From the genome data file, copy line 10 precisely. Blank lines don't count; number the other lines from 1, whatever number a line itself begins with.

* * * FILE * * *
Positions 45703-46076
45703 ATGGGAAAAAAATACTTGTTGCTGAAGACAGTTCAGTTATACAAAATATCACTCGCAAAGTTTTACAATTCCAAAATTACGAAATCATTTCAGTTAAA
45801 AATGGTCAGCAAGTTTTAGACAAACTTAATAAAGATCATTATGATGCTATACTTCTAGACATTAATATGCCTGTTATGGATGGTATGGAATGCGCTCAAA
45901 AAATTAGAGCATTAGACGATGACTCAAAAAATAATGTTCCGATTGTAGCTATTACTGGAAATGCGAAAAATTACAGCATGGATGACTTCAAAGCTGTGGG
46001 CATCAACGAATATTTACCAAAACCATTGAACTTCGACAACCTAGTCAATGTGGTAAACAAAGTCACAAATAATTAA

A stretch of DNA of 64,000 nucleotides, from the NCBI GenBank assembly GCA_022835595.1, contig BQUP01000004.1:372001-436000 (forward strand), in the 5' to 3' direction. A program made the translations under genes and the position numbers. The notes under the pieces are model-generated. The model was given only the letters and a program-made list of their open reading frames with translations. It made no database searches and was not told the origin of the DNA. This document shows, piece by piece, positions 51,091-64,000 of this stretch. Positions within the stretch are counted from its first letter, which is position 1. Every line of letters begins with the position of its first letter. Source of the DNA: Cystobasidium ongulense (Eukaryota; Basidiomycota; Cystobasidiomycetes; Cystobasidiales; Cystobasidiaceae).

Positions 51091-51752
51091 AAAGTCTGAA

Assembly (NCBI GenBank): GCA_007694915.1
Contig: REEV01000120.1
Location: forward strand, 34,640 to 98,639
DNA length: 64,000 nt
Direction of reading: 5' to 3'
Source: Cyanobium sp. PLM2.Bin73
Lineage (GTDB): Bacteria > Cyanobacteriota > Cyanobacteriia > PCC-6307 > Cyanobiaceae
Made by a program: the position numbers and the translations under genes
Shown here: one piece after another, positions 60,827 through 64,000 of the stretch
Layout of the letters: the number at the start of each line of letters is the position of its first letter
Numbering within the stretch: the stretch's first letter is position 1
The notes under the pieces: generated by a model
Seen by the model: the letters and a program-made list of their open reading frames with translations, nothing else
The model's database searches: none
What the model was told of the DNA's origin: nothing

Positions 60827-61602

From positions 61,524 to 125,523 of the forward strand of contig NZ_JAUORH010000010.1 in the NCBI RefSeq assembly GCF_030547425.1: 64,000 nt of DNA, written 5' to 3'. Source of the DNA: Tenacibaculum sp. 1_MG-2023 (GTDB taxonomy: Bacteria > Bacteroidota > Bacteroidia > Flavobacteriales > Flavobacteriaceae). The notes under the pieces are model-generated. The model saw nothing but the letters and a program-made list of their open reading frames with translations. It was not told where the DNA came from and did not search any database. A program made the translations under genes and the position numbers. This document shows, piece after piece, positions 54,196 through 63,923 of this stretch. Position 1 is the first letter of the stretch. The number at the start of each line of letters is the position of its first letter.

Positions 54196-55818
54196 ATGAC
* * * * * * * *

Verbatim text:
Contig: REEV01000120.1